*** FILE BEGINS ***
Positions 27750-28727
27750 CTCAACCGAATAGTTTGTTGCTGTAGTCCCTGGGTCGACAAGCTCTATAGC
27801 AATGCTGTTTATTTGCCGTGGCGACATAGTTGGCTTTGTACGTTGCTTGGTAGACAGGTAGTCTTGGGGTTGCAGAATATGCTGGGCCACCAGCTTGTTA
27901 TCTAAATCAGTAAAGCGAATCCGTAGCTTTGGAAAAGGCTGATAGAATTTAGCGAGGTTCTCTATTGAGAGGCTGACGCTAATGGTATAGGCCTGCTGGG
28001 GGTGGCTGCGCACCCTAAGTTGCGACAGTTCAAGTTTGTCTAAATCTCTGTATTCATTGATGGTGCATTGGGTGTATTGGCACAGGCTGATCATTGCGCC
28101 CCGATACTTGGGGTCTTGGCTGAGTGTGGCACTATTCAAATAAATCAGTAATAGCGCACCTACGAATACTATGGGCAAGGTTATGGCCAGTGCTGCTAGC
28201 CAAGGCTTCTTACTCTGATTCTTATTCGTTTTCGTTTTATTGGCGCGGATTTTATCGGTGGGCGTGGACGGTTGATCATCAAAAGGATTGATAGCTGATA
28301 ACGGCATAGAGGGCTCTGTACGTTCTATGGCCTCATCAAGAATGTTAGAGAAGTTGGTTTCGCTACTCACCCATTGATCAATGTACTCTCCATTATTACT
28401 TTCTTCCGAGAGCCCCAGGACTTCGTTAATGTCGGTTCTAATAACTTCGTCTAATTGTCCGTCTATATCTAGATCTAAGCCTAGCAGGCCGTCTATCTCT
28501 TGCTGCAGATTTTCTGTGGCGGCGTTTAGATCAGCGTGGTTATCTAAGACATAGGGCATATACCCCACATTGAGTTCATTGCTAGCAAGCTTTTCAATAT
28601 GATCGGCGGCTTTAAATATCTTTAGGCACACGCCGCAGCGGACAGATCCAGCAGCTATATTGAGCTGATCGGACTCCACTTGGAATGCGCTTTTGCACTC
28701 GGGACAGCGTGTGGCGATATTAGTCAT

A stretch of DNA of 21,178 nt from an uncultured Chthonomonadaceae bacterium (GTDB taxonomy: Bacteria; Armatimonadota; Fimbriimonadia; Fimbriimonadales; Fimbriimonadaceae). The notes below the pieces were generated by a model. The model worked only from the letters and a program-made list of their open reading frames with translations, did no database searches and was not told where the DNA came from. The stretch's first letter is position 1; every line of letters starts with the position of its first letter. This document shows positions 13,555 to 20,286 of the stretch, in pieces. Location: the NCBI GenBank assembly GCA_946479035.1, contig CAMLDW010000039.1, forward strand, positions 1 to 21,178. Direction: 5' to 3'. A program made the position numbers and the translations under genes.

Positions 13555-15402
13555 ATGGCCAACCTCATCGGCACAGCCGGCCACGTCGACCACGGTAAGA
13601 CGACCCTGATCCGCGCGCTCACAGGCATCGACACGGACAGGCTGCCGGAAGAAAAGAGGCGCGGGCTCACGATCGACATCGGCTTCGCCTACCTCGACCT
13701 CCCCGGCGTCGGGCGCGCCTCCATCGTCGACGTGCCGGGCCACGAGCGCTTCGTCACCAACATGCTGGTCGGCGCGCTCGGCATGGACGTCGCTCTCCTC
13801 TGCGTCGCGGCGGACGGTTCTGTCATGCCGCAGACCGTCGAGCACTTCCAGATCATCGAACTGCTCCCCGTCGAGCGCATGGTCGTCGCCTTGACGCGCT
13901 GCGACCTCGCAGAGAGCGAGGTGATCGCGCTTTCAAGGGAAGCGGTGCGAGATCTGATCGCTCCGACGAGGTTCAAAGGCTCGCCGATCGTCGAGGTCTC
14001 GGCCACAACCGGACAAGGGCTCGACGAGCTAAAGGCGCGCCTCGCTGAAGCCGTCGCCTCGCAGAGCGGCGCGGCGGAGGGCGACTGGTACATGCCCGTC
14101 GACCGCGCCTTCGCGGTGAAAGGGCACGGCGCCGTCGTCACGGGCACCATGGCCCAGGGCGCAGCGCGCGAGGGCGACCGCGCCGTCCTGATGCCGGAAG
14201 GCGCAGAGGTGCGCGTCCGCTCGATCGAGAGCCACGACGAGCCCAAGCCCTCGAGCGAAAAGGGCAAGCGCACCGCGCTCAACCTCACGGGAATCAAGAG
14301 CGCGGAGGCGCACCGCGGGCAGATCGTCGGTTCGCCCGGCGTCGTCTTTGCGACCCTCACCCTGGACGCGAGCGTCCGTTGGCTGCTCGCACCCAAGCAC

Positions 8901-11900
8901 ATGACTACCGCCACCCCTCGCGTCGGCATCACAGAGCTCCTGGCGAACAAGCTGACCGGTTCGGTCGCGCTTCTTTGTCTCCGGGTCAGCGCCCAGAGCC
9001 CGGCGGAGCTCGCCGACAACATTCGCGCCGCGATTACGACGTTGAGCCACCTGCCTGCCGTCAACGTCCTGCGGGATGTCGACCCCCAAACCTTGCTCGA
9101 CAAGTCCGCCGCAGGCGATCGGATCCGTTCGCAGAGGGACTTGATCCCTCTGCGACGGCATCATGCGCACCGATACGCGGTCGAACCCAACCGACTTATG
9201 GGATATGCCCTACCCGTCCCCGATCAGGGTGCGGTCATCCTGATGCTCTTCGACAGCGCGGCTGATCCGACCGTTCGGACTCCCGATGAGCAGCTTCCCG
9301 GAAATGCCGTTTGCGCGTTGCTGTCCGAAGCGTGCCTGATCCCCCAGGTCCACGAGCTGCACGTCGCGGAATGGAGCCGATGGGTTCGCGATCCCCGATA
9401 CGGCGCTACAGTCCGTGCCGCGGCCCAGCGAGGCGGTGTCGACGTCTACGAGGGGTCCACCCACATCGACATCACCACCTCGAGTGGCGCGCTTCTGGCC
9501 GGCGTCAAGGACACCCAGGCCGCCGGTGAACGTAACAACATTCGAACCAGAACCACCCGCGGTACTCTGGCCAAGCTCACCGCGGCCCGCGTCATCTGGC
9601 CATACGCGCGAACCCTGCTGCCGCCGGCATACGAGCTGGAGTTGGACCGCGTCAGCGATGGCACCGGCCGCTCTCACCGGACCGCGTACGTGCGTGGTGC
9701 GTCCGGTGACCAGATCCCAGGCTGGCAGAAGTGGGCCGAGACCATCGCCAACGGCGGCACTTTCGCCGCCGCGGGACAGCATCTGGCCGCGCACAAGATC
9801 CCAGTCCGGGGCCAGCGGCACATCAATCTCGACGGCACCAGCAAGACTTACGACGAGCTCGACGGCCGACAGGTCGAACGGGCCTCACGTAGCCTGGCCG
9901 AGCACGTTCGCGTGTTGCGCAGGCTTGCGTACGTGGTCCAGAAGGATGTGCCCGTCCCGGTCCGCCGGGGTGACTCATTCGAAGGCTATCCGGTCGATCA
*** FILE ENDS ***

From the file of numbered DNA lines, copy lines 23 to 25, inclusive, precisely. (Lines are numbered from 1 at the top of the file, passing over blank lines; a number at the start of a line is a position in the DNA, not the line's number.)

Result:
14301 CGCGGAGGCGCACCGCGGGCAGATCGTCGGTTCGCCCGGCGTCGTCTTTGCGACCCTCACCCTGGACGCGAGCGTCCGTTGGCTGCTCGCACCCAAGCAC

Positions 8901-11900
8901 ATGACTACCGCCACCCCTCGCGTCGGCATCACAGAGCTCCTGGCGAACAAGCTGACCGGTTCGGTCGCGCTTCTTTGTCTCCGGGTCAGCGCCCAGAGCC